Zim retailers warn of shortages

Zim retailers warn of shortages
Published: 07 September 2017
ZIMBABWE could soon start experiencing inadequate supplies of food and other products caused by worsening foreign currency shortages, local retailers have warned.

Confederation of Zimbabwe Retailers (CZR) president Denford Mutashu on Tuesday said the retail sector was reeling from foreign payment delays which had resulted in them failing to secure imported product lines, which they say account for an average of 40 percent of total stocks.

"Empty shelves are not far; very soon they will become the thing given that local manufacturers are also failing to secure forex allocations to import raw materials crucial in the manufacturing process.

"Furthermore, as retailers, we have lines that need to be imported but have not been getting allocations from the banks to procure them. In this situation, most of us have been forced to buy forex on the black market in order to import these products but there is a problem with that.

"The problem is the forex has been coming at a premium of between 10 and 35 percent which is frankly unsustainable. You will also notice that, in light of this, some of these costs are being passed on to the consumer.

"Overall, there is a real chance that shortages of certain products will start very soon," Mutashu said at a meeting of the CZR and Reserve Bank of Zimbabwe (RBZ) governor, John Mangudya.

The organisation's Marketing and Stakeholder Relations Director, Alois Burutsa, weighed in, saying local shops were failing to import crucial product lines.

"Payments have not been going through fast enough for both the manufacturing and retailing sectors. We are afraid that shortages have started to creep in driven by this," Burutsa said.

Also hinting at impending shortages, Choppies managing director, Siqokoqela Mphoko, said retailers were mulling job cuts as sales have been going down in the absence of certain import lines.

"Payments are not going through and this is frustrating because they are not even huge amounts required to be processed. Take for example Choppies, we import five percent of our stock but the bank keeps telling us that a mere $48 000 is not going through… Now suppliers are threatening to close our accounts.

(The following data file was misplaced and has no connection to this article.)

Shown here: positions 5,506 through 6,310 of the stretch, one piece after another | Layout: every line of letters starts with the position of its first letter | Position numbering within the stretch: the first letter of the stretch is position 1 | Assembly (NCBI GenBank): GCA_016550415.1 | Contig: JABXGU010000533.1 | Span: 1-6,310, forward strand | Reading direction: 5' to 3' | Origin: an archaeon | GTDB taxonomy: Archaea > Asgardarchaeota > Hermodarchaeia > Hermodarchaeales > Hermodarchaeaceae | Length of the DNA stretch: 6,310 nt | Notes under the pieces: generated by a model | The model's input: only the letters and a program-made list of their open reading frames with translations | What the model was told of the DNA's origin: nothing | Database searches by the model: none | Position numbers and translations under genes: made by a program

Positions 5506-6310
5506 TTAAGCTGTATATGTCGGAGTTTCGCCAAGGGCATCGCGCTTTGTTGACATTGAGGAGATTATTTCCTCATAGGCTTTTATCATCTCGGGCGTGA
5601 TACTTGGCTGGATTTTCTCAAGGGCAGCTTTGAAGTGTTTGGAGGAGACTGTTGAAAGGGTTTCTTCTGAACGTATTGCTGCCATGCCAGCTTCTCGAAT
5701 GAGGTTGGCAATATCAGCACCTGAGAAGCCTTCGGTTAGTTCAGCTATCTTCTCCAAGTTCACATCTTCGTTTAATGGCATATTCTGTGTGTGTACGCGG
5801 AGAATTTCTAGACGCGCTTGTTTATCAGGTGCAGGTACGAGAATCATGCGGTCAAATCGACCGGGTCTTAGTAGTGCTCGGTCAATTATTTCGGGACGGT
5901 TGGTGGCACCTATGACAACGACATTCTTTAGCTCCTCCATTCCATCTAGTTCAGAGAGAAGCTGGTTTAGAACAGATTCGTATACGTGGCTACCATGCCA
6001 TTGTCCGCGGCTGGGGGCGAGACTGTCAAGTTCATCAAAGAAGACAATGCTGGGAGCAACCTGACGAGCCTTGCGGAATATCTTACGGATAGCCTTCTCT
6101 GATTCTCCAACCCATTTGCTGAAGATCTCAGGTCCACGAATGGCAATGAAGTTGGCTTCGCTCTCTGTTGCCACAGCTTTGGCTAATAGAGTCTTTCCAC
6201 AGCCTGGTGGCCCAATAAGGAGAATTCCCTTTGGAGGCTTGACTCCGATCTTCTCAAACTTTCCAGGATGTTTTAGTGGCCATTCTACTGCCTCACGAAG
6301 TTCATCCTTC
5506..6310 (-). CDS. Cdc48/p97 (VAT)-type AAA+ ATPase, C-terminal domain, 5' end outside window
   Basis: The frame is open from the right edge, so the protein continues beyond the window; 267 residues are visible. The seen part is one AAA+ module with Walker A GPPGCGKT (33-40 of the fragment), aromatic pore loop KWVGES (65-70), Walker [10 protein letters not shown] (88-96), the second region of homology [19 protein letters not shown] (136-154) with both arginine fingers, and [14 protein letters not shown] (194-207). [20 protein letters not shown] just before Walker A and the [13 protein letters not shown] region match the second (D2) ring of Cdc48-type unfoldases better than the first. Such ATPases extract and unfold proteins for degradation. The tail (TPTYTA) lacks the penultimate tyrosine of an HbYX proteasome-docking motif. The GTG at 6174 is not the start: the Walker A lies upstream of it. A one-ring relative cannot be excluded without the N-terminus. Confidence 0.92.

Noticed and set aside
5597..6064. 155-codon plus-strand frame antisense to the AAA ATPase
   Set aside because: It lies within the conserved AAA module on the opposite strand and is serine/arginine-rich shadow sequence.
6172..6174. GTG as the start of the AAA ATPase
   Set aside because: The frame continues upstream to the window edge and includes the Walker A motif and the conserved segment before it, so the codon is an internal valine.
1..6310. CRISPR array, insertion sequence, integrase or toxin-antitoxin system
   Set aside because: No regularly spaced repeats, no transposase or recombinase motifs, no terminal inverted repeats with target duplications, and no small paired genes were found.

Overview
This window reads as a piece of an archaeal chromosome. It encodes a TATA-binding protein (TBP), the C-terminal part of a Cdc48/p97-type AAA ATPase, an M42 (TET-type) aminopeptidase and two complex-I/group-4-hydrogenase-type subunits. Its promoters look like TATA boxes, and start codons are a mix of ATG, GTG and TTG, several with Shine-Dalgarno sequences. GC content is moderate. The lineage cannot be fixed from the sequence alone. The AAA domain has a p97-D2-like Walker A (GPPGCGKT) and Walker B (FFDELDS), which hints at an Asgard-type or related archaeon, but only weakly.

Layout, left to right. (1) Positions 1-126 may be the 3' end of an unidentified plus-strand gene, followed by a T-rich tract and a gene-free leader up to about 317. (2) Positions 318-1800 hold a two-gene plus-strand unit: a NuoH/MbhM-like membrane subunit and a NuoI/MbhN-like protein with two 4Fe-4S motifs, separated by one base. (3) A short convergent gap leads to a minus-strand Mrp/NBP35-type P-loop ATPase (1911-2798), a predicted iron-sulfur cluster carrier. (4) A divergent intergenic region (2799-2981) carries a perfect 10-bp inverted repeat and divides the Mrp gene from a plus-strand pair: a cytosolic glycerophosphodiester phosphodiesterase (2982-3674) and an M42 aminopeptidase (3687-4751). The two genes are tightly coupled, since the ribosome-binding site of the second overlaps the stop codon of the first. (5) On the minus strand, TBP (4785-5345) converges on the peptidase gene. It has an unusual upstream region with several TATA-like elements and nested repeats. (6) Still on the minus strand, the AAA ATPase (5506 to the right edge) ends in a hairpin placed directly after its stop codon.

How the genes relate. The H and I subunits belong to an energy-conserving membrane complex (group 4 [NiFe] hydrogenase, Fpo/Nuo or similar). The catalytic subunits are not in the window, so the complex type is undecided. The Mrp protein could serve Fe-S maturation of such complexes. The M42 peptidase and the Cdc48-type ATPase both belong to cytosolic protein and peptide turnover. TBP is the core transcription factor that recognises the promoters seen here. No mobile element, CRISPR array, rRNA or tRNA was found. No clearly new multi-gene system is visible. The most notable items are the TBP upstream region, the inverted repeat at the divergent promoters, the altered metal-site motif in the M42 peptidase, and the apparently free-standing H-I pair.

"Because of this, we could have shortages and also send our people home," Mphoko, said.

However, Mangudya assured the retailers that they would get their pending payments cleared by mid-month via disbursements of a $600 million nostro stabilisation facility from Afreximbank aimed managing the cyclical nature of Zimbabwe's foreign currency receipts.

"I do not think the situation will get to shortages… We are looking for foreign currency to meet some of the challenges and we hope that by mid this month we will have drawn down the Afreximbank nostro stabilisation facility to meet some of the critical payments that you have given us and we are going to continue exporting our gold and platinum," he said.

The central banker also said he would personally clear the retail sector's outstanding payments to ensure local banks allocate forex to retailers.

"I hear your concerns about banks not allocating the money to you, so I agree with you completely. You need to send in a schedule of your payment needs, details and banks so that we can approve the transactions from here," he said.

At the moment, local companies are failing to secure key raw materials or stock from foreign countries as the country's banks have low nostro account balances leading.

In light of this, retailers have been forced to buy cash from the parallel market at high premiums to fund imports.

In the parallel market, bond notes are trading at an eight to 12 percent discount to the US dollar while electronic balances reportedly exchange at a 25 to 35 percent discount.

"Clearly, this business model is unsustainable and what makes the situation unbearable for some of our members is that they are not on the import priority list so they never get priority in foreign exchange allocations so they are forced to buy the cash," Mutashu said.

- fingaz
Tags: Retailers,


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